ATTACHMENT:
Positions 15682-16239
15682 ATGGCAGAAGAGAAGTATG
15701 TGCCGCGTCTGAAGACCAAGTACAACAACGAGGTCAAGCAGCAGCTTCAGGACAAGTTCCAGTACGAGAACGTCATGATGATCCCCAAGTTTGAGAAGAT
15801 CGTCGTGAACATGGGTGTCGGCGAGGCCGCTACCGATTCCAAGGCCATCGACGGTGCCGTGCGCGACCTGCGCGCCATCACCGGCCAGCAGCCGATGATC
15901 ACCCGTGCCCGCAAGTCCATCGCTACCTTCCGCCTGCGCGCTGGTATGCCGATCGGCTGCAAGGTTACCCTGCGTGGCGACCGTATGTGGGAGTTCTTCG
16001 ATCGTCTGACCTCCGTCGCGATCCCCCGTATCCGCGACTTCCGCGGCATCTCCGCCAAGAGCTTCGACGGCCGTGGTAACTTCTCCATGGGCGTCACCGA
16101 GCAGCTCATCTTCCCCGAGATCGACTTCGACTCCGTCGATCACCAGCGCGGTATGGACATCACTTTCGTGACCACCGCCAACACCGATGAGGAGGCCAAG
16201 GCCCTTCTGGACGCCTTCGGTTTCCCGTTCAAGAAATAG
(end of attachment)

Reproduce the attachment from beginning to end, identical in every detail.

Positions 15682-16239
15682 ATGGCAGAAGAGAAGTATG
15701 TGCCGCGTCTGAAGACCAAGTACAACAACGAGGTCAAGCAGCAGCTTCAGGACAAGTTCCAGTACGAGAACGTCATGATGATCCCCAAGTTTGAGAAGAT
15801 CGTCGTGAACATGGGTGTCGGCGAGGCCGCTACCGATTCCAAGGCCATCGACGGTGCCGTGCGCGACCTGCGCGCCATCACCGGCCAGCAGCCGATGATC
15901 ACCCGTGCCCGCAAGTCCATCGCTACCTTCCGCCTGCGCGCTGGTATGCCGATCGGCTGCAAGGTTACCCTGCGTGGCGACCGTATGTGGGAGTTCTTCG
16001 ATCGTCTGACCTCCGTCGCGATCCCCCGTATCCGCGACTTCCGCGGCATCTCCGCCAAGAGCTTCGACGGCCGTGGTAACTTCTCCATGGGCGTCACCGA
16101 GCAGCTCATCTTCCCCGAGATCGACTTCGACTCCGTCGATCACCAGCGCGGTATGGACATCACTTTCGTGACCACCGCCAACACCGATGAGGAGGCCAAG
16201 GCCCTTCTGGACGCCTTCGGTTTCCCGTTCAAGAAATAG